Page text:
So the first 3 days of the 2020 cars being put through their paces in anger are behind us and we have a fascinating 3 days to dissect, as we got our first indication of what we are to expect in this upcoming 2020 season. Here is a team-by-team review of the first 3 days in Barcelona.
Unsurprisingly, it was the silver arrows who made the headlines, but not for the reasons you’d expect. It was mostly because of one thing. Their innovative Dual Axis Steering, or DAS system. The rest of the grid were dumbfounded when they saw Lewis Hamilton pulling his steering wheel back and forth via onboard footage, to adjust the angle of the front wheels on the fly. As its legality continued to be discuss, their pace was also strong. Finishing 1 and 2 in both Day 1 and Day 3, with Lewis Hamilton topping the timesheets in the former and Valtteri Bottas in the latter. Trackside, their car looked visibly better than their rivals through the corners, and it is safe to say their pace and innovation looks ominous for the rest. Despite an electrical fault at the end of Day 2, it was a good start for Mercedes
On the other hand, Ferrari did not have as smooth a week. They did not have a smooth week, which included an engine shutdown on Friday morning, and the team claim they believe they are behind both Mercedes and Red Bull, which is safe to say is giving their fans some course for concern. However they did not go for any headline times. Are Ferrari saying what they are saying as a bluff like many believe Mercedes did last year? The aggressive car has more downforce than last year, and there have been reports that Charles Leclerc is more confident in the SF1000 than he was in the SF90 last year. Their pace in Week 2 will be intriguing.
Red Bull have been fairly understated over the first 3 days and haven’t shown their full pace yet, but the vibes coming from them seem to suggest they are fairly confident about their RB16, with Max Verstappen stating they were fast in all circumstances. The car did not look aerodynamically sound though the corners. Verstappen had a couple of spins at the tricky Turn 13 and trackside, the car did not look as planted through the chicane. Like with Ferrari, what they pull out of the bag in Week 2 will be interesting.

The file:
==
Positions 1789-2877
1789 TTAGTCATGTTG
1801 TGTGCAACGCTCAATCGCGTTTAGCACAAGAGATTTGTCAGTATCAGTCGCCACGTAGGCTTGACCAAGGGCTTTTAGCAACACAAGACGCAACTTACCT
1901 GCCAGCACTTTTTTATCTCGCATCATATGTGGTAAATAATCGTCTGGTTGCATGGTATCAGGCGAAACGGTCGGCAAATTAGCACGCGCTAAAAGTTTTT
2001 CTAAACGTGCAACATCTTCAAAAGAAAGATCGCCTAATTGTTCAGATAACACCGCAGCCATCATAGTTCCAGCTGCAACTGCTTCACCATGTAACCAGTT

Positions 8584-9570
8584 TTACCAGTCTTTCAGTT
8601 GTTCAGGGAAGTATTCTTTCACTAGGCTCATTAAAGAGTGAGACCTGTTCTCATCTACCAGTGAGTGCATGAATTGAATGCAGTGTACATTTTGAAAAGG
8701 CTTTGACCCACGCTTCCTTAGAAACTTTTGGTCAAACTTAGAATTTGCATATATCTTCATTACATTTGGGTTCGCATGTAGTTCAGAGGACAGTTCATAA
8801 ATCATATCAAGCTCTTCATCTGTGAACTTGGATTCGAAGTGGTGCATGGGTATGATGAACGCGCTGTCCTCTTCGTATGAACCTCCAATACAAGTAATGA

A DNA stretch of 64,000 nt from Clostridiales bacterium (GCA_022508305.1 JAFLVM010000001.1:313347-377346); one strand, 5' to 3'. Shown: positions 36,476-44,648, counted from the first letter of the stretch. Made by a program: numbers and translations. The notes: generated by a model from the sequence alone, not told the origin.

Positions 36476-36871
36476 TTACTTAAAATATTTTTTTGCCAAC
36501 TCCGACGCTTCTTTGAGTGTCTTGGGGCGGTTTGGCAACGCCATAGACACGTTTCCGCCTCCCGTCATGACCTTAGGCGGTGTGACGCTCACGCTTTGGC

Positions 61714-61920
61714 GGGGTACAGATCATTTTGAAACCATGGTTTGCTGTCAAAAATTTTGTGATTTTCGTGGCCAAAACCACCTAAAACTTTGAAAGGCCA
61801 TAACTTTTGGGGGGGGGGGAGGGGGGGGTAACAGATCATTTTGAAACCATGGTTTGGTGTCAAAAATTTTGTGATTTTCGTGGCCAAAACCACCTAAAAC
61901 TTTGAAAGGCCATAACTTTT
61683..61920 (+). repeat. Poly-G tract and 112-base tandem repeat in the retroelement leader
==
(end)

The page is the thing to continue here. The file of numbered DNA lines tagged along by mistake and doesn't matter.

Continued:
Last year’s ‘F1.5’ champions were fairly quiet during the first 3 days of testing, as they appeared to be simply getting on with their own programme and not going for laptime, so we don’t have much to go by when it comes to what the indications are. However Carlos Sainz did voice concern and state that it will be hard to fight with their rivals that are working with top teams, which could possibly be seen as an indicator that he doesn’t believe McLaren will be as fast as they were last year.
It hasn’t been a smooth week for Renault, Daniel Ricciardo completed the second least laps out of anyone, partially as a result of a stoppage towards the middle of the afternoon session on Day 3. However early indicators is that the car is good, some good laptimes were set, the car looked fairly stable from trackside, and Daniel Ricciardo was having ‘a bit more fun than I thought,’ as he said on the team radio, indicating the Australian has confidence in the car which he lacked as much of last year.
Like McLaren, they appeared to be simply going about their programmes, but they also set some good times as well, with Daniil Kvyat posting the fifth fastest time on both Day 1 and Day 3. The car looked stable from trackside in most corners, and both drivers looked to be as comfortable with it as its predecessor. Overall looks like a reasonable start for Red Bull’s renamed sister team.
The pink panthers created some headlines this week by turning up with a car that had a lot of similarities to the Mercedes, with some even referring to it as a Mercedes painted in pink. Sergio Perez beat his Q2 time from last year on Day 1, and they were in the top 4 of the timesheets on all 3 days of the test, which is a solid start for them as they strive to return to the top of the midfield this year.
It has been a very fluctuating week for them. Trackside, the car was looking like a bit of a handful. Particularly at the final chicane on Day 2, Kimi Raikkonen appeared to be understeering a lot, getting stuck on that exit kerb quite a lot, and he would bring out the first red flag of the week with a precautionary stop a couple of hours later. But Alfa Romeo did set some good laptimes, with Kimi topping Day 2, although that was likely an extremely low fuel run, it is hard to read much into their pace.
Judging at the timesheets, it appears they did not go for any low fuel runs, as they often were towards the bottom of the order. Their week wasn’t without hitch, with Romain Grosjean having an off at Turn 4 at the end of Day 2, suffering a water leak at the beginning of Day 3, before a broken wheel spacer caused a puncture which sent Kevin Magnussen into the gravel and a light impact with the wall in the afternoon of Day 3. However Gunther Steiner has stated this was a good start for Haas as they look to recover from a tricky year in 2019.
It is no doubt they have a mountain to climb to be able to latch on the tail of the back of the midfield. But their start couldn’t have had more of a contrast to 12 months ago, where they were 3 days late with their new car. This year, George Russell as first out on track on Wednesday morning, and despite a stoppage for Nicholas Latifi after an engine problem towards the end of Friday morning, Williams were fairly pleased with their start and hope to build on it in Week 2.
Week 1 in Barcelona certainly threw up its headlines, with the two most notable words from the 3 days being Mercedes and DAS. Will it be the same in Week 2 or will another team steal the headlines from the Silver Arrows?